The public health official behind Melbourne’s coronavirus curfew has told Victoria’s Supreme Court that the prospect of a “potential third wave” was on her mind when she signed the controversial directive.
During her evidence today, Associate Professor Michelle Giles also told the court that the decision to restrict the liberties of Melburnians was not taken lightly.
“I felt a huge responsibility to make a really considered decision,” Associate Professor Miles said.
“What I was most worried about was the risk that if I removed those restrictions too early, or too quickly, I thought we were in a really precarious point,” she said.
At the time Associate Professor Giles signed the public health directives, there were between 40 and 70 coronavirus cases a day.
The legal challenge against the curfew was brought on by aspiring Liberal Party MP, Michelle Loielo, who claims it breached her human rights.
In a newly sworn statement which was released earlier today, Ms Loielo told the court that she felt “dread and anxiety” whenever she saw the Premier, Daniel Andrews, on television.
“I feel this way because I am insecure about whether he is going to reimpose the curfew, simply because he has the power to do so,” she said.
Despite the curfew being scrapped in the early hours of Monday morning, lawyers for Ms Loielo pressed ahead with her legal challenge.
Today, Associate Professor Giles was asked whether she considered the impact of the curfew on businesses.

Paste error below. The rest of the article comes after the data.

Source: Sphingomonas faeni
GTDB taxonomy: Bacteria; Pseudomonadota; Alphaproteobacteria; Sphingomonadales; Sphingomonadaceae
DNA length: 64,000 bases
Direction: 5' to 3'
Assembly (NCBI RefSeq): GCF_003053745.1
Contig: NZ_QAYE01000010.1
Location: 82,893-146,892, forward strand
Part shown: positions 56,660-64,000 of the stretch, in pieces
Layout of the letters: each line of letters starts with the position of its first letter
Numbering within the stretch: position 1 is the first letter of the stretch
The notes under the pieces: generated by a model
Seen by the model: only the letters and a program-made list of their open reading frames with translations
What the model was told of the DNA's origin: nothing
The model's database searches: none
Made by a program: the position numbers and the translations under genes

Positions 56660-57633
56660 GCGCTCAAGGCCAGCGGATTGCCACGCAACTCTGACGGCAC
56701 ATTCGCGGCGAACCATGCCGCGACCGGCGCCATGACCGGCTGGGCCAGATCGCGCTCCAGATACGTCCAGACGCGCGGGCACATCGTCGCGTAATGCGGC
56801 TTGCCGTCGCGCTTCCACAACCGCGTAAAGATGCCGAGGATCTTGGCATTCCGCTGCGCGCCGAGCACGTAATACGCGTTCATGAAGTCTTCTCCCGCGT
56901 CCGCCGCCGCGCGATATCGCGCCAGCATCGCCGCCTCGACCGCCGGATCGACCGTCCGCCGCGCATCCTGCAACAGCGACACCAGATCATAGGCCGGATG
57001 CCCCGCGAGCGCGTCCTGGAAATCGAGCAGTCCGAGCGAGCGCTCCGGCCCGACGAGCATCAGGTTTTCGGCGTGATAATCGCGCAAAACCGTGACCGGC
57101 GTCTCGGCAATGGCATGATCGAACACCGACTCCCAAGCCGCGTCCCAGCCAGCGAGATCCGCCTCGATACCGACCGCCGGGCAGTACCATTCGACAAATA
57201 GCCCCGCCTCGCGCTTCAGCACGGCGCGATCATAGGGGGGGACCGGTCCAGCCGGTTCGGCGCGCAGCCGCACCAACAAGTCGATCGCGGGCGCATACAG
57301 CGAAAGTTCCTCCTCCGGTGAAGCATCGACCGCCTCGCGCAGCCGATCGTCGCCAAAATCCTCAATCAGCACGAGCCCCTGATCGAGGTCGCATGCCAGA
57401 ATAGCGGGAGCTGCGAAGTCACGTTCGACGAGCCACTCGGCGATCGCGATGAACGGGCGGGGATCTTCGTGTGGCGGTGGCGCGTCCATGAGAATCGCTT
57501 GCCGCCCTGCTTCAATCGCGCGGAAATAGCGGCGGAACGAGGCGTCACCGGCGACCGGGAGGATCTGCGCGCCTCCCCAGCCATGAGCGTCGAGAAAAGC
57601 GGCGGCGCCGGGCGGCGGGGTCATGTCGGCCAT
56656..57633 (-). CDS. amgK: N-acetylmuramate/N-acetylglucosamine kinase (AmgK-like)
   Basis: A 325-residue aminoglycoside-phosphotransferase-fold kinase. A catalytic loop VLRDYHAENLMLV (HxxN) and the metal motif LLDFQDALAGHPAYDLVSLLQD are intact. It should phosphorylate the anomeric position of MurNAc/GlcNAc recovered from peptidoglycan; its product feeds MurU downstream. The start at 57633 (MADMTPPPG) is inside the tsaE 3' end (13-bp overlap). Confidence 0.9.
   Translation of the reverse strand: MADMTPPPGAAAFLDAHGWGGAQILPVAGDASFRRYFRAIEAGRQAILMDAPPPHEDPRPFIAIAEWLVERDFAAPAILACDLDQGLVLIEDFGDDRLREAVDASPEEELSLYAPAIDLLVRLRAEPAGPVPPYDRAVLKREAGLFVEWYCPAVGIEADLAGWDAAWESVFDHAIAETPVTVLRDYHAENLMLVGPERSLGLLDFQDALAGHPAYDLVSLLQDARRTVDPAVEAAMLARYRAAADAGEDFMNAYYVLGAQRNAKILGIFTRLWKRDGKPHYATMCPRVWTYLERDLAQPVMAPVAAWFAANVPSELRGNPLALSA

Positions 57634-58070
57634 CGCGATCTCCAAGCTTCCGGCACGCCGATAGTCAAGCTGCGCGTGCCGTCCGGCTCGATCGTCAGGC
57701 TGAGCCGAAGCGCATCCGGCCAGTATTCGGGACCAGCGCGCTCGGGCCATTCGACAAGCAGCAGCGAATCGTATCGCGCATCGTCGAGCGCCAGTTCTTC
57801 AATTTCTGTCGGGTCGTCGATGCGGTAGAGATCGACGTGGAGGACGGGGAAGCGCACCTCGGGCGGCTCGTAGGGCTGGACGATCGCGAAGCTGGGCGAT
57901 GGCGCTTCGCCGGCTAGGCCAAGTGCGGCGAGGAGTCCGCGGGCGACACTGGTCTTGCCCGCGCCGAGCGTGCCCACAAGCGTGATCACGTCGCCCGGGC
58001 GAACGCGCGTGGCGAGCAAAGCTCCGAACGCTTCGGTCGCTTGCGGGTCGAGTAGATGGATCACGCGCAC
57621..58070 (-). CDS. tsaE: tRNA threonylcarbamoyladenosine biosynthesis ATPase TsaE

The infectious diseases expert said that she did, but that her primary concern was the health of Victorians.
“My decisions are not about the economy. My decisions are about health. Public health,” she said.
“My role was to protect health, was to protect people from coronavirus. I wish I could do that without having any of those other negative impacts … but I can’t see how we can bring coronavirus pandemic under control without making those difficult decisions,” she said.
“It may cost millions of dollars, but my job was to consider what was necessary to protect people from coronavirus,” she said.
Throughout the day, Associate Professor Giles also reiterated that she made the decision to impose the curfew independently.
“I was not dictated to by anybody,” she said.
“I always saw it as an option that I didn’t have to sign if I didn’t agree.”